Superchibi Chibisid! (kailan) wrote in bad_service,
Superchibi Chibisid!

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Collection woes

Okay, I admit it: I'm in a financial tight spot right now. On top of college expenses, I'm currently injured and between jobs, and have not been able to pay any my creditors for a long time because of my situation. Long story that would just make this tl;dr material. More than it already is. Anyway, at the moment I owe money to a couple of people. And by couple, I mean... a couple. Two. Chase and JCPenney. Since the debt to Chase is nearly a year past due, they told me they had had to turn it over to third-party. But they were reasonably upfront about it, and that third-party's been really nice about it too and is willing to work with me to deal with it a bit at a time.

Then we have the New Jersey-based MRS Associates, bestowed upon me by JCPenney in order to obtain a back payment of roughly $500. The lovely ladies and gents of this charming company aren't really a collections agency as much as they are a Mafia extortion racket.

Or that's the way one of their reps behaved. I'm not sure exactly what I said to set him off, but the guy was pleasant for all of two or three minutes before he went from reasonable human being to abusive asshat. Total personality change. Enough to leave me silently gaping at him over the phone and going "WTF?"

Now I should note that I know lots of people who have worked collections. All of them are nice people, but knew when they had to be tough. To the best of my knowledge, absolutely none of them would agree that what this person did could be construed as professional. Quite the opposite.

Hell of it is, I had no idea these people were collectors when I called, as they had left nothing on their numerous voicemails indicating that they had any association with a creditor whatsoever. (Before anyone says it - yeah, it is against the law to state that you're collecting a debt on a voicemail. It is not, however, against the law to indicate, say, that you are calling regarding an account with so-and-so and you need to speak to [insert name here] about it. That is permissible AFAIK.) So what I assumed would be an innocent "please stop calling this number" request turned into a carousel of verbal abuse, intimidation, and a very unpleasant ending to my Friday.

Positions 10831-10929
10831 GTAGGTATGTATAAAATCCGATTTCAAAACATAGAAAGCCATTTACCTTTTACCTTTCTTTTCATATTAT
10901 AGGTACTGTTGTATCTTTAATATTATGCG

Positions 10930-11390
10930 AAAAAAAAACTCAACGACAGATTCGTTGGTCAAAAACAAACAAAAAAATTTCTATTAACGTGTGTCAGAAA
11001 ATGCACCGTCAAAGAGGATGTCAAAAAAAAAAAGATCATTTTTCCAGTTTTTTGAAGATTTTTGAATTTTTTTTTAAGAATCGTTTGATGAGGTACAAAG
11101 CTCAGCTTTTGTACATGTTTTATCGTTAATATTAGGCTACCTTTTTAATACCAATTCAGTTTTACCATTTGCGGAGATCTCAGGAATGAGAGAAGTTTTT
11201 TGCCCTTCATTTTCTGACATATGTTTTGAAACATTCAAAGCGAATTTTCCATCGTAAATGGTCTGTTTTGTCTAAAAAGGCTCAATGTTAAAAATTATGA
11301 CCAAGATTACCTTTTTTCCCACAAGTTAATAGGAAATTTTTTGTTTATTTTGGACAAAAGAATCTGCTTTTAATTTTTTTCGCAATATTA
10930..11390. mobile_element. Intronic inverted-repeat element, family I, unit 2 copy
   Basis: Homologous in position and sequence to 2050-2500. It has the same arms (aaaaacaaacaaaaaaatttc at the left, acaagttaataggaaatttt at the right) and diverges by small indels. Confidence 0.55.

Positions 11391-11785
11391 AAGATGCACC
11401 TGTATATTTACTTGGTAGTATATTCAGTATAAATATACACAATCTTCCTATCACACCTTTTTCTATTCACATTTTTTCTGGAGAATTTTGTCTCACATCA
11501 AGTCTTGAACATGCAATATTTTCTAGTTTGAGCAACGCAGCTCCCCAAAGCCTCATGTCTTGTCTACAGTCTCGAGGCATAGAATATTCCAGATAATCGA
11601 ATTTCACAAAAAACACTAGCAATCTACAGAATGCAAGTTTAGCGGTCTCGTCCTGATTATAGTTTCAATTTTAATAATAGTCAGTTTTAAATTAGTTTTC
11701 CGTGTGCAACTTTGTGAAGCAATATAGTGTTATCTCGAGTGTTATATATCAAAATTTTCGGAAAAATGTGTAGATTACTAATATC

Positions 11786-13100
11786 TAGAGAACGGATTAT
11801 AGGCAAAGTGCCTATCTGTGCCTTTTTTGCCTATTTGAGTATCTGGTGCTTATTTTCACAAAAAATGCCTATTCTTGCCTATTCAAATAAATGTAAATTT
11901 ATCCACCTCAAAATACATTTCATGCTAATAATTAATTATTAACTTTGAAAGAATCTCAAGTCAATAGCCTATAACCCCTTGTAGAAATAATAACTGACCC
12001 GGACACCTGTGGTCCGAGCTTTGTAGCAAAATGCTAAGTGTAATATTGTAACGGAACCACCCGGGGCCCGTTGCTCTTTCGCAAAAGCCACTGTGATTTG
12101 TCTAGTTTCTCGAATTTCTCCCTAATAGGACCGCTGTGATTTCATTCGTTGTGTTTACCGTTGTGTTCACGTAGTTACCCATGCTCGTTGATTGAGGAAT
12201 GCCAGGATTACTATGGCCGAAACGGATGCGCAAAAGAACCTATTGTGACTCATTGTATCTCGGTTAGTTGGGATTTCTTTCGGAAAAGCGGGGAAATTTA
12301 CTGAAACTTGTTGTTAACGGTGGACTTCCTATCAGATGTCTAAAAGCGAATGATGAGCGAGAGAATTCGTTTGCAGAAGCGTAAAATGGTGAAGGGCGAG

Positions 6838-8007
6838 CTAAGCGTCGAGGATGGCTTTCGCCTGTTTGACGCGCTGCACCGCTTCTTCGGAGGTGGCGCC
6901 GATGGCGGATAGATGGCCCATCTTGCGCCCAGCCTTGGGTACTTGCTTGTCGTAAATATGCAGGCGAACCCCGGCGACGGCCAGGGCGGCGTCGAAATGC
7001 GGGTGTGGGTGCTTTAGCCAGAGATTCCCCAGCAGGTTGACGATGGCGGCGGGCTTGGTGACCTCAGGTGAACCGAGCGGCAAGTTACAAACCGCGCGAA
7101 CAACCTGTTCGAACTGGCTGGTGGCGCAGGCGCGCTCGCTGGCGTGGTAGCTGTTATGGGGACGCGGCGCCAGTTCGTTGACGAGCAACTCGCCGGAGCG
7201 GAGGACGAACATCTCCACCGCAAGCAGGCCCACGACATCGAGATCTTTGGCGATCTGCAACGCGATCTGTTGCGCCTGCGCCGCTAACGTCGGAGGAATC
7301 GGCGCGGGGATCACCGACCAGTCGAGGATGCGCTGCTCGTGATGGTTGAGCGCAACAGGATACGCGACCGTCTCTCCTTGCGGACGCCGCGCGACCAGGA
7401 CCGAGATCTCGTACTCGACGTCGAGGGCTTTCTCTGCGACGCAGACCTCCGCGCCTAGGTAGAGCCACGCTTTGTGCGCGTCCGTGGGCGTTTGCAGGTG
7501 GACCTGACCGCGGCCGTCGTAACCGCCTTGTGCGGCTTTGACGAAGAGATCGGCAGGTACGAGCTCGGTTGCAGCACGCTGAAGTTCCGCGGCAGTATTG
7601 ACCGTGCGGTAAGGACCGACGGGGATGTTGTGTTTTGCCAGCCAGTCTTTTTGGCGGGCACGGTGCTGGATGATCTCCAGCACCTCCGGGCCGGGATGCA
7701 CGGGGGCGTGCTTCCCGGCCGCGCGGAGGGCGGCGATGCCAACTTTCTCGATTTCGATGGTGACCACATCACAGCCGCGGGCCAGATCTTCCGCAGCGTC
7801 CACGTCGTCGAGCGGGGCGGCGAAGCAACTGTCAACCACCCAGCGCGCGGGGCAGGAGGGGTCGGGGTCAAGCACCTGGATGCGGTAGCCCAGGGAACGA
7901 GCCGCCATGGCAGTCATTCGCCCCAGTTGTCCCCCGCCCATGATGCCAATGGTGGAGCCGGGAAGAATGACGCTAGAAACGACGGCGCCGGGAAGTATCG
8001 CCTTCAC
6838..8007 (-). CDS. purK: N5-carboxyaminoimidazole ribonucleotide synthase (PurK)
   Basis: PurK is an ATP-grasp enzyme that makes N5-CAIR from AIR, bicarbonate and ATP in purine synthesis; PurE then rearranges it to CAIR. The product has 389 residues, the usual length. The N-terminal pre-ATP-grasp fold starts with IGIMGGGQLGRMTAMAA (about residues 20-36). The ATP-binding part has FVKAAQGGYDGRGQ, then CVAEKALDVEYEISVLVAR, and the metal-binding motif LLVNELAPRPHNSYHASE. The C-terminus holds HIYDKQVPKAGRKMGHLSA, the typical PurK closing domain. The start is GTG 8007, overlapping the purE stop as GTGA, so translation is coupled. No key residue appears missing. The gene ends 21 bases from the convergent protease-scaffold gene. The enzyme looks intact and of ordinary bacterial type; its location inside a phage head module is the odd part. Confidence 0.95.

For the last five months or so, I have been receiving unmarked calls on my cellphone. I make it a policy not to answer unmarked calls on my phone as those sorts of things in my experience are customarily telemarketing or scams.

About three months ago I began getting some strange messages. The first set was from a tired-sounding lady with a heavy Jersey accent telling me to call such-and-such number for important information and that it was not a sales call. The second set was from a brusque man with the same regional accent saying more or less the same thing, with only a very slight alteration in the phone number.

Today, around 11am CST, the tone of the phone calls I had been receiving took a nasty turn. A different gentleman, same accent, was snapping into the phone that "several representatives" (if by several you mean, like, two?) had tried repeatedly to reach "a person at this number" and that "if you are an ADULT, please call back, if this is a wrong number we need to know. Again, I want to speak to an adult. The number is 877-774-7990." I might also mention that the phone number was delivered in this insultingly slow voice, as if the caller was dictating to a toddler.

That got my hackles up before the fun even started.